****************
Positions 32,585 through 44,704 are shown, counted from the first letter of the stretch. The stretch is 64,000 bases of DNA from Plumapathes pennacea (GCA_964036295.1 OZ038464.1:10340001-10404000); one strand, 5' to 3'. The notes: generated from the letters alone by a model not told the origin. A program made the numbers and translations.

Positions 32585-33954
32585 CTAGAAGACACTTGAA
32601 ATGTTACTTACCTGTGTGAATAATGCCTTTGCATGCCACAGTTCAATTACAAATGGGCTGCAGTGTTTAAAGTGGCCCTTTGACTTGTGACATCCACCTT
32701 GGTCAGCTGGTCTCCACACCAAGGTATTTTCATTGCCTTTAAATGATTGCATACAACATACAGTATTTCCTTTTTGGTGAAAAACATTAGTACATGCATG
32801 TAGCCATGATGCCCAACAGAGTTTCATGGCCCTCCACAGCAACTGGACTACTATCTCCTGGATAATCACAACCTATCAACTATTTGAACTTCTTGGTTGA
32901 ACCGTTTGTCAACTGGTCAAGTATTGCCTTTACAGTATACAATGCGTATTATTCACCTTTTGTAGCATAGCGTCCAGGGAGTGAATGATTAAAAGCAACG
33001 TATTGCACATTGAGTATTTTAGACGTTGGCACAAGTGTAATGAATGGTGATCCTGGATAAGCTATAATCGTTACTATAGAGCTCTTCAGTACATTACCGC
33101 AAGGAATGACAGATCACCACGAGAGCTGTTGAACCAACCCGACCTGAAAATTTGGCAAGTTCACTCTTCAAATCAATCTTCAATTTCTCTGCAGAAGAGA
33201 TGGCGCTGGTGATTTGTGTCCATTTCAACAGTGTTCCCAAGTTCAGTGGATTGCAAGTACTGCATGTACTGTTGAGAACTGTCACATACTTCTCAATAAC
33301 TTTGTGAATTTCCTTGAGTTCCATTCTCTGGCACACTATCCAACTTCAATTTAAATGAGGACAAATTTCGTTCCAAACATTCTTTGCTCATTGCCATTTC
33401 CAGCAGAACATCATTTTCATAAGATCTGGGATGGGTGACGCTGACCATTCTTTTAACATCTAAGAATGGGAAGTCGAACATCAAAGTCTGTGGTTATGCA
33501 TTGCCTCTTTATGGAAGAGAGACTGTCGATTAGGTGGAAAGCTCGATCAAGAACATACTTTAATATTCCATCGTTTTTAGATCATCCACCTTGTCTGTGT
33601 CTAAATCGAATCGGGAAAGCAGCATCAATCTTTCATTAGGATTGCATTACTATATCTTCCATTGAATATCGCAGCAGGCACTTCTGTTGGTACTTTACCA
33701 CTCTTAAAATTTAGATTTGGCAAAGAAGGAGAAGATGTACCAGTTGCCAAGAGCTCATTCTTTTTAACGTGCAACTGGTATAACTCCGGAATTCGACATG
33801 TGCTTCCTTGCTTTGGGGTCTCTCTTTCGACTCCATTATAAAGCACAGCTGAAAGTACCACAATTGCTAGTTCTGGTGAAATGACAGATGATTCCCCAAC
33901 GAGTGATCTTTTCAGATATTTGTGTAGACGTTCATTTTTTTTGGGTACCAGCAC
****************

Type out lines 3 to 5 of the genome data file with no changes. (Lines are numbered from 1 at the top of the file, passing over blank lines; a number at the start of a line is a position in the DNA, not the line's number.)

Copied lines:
32585 CTAGAAGACACTTGAA
32601 ATGTTACTTACCTGTGTGAATAATGCCTTTGCATGCCACAGTTCAATTACAAATGGGCTGCAGTGTTTAAAGTGGCCCTTTGACTTGTGACATCCACCTT
32701 GGTCAGCTGGTCTCCACACCAAGGTATTTTCATTGCCTTTAAATGATTGCATACAACATACAGTATTTCCTTTTTGGTGAAAAACATTAGTACATGCATG